Sales commission plans constantly change to reflect shifting business priorities, unstable market conditions, new product releases, and more. With these changes, businesses typically provide reps with something called a change of commission letter– or, sales commission agreement letters.
A change of commission letter, although sometimes a legal requirement, is a tool used by employers to provide sales teams with written notice that changes are being made to how they earn money.
Although not all comp changes are inherently negative, employers must exercise caution when it comes to communicating compensation changes to their sales teams. After all, salary and pay are deeply personal.
If executed correctly, a change of commission letter can strengthen your sales culture, increase trust in leadership, and facilitate pay transparency. But, if executed poorly, a change of commission letter can have devastating consequences.
That’s why today we’re giving you five ways to write a more effective change of commission letter. Let’s jump into it.
1. Nail the basics.
Every commission agreement letter or change of commission letter is different. The type of company you work for and where you’re located will dictate what you must legally include in the letter. But, there are also certain basics we recommend always including. These basics will serve as the foundation of your letter and as a reminder to employees about how you define and manage sales compensation.
Here are the basics we recommend including:
- Definitions. When laying out the terms and conditions associated with a commission plan, it’s important to define certain phrases up front. Common examples include sales activity, earned commission, commission rate, closed sale, etc.
- Commission plan. Here is where you’ll detail the specifics of a rep’s commission plan.
- Process documentation and resources. Some organizations don’t include process documentation and resources within their change of commission letters, but we recommend you do. Your reps will refer to this letter whenever they have questions about their pay. Make it easy for them and include any necessary links to official process documents and resources.
- Dates and timelines: Specify dates and timelines that impact pay. Most importantly, explain how often and when each rep will be paid whether monthly, quarterly, or annually.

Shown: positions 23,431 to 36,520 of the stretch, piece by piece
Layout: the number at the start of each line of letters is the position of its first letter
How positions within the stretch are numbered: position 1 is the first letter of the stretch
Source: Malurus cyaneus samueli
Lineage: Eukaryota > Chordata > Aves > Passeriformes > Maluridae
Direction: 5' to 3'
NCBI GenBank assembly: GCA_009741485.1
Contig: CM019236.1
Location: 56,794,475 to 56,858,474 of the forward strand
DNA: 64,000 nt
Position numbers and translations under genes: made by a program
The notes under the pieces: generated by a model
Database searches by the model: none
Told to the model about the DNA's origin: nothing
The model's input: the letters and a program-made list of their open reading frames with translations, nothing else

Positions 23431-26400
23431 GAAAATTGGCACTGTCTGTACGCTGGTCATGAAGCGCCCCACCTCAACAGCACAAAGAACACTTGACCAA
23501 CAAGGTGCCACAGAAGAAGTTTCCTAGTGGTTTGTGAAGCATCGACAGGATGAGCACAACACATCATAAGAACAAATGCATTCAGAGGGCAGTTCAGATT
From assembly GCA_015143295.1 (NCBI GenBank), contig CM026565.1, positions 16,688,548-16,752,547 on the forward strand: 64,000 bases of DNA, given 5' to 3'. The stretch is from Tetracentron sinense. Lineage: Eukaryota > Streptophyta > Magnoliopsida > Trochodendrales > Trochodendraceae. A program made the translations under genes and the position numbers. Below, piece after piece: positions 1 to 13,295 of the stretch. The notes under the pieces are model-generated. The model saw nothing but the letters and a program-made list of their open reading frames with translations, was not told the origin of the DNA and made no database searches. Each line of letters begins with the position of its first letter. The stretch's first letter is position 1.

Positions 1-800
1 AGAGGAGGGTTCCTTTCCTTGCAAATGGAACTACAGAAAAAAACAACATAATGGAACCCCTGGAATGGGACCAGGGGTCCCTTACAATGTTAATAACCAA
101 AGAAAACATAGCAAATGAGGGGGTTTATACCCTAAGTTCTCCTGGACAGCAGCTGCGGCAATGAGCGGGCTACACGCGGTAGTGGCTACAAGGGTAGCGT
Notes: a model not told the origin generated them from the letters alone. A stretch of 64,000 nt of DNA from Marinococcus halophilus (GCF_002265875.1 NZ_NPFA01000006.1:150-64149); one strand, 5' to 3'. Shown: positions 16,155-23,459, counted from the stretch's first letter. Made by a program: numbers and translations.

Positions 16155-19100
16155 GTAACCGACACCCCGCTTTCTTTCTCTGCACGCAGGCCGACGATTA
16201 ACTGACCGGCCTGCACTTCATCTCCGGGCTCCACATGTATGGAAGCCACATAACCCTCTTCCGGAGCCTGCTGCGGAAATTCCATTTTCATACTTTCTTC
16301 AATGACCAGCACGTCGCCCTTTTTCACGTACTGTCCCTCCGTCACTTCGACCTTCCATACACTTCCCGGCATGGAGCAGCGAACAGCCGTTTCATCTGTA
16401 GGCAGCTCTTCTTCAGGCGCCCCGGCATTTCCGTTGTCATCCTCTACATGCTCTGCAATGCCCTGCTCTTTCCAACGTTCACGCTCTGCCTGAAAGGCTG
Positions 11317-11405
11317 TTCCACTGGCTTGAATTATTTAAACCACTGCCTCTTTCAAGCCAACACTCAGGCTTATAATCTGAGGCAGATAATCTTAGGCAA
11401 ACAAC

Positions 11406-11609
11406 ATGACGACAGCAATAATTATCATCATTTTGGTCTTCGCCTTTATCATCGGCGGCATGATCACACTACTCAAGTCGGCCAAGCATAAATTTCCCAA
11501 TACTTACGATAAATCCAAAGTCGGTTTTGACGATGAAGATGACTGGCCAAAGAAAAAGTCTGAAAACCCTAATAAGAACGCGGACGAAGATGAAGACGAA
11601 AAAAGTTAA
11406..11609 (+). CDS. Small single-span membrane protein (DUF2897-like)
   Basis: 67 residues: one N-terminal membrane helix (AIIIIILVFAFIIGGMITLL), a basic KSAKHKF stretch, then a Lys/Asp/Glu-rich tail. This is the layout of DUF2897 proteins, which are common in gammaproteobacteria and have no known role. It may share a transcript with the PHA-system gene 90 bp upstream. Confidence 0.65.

- Expectations and duties. What is it that you expect your sales reps to do or be responsible for in exchange for their salary? Although these will be included in an employee’s initial offer letter and job description, you can use this space to reinforce or elaborate on expectations.
- End of employment information. Sales turnover is at an all time high. And while we hope your best reps are engaged and happy, inevitably there will come a time when a rep leaves. Your commission letter should include details about how sales commission will be handled should a rep be terminated or resign.
- Signature lines. Include a space for both the employee and the employer to sign the document to indicate they’ve received, read, and understood the information contained within the letter.
Although it can be tempting to include as much information as possible, it’s important to avoid information overload. Only include information that’s required by law or critical to a sales rep’s success.
2. Call out specific changes.
A change of commission letter should never resemble a spot the difference game where reps have to pull out their old plan and compare it side-by-side with the new one. Instead, do the heavy lifting for your team.
We recommend supplementing your commission plan outline with a dedicated section to specifically highlight the differences between the old and new plans. Be clear and direct when calling out exactly what’s changed.
You can also use this section to provide background information and insight into why certain changes were made. For example, if your organization is shifting up market and wants to dedicate more time and resources going after enterprise accounts, you may decide to increase your minimum contract size— and therefore, no longer offer incentives for smaller deals that fall outside that range.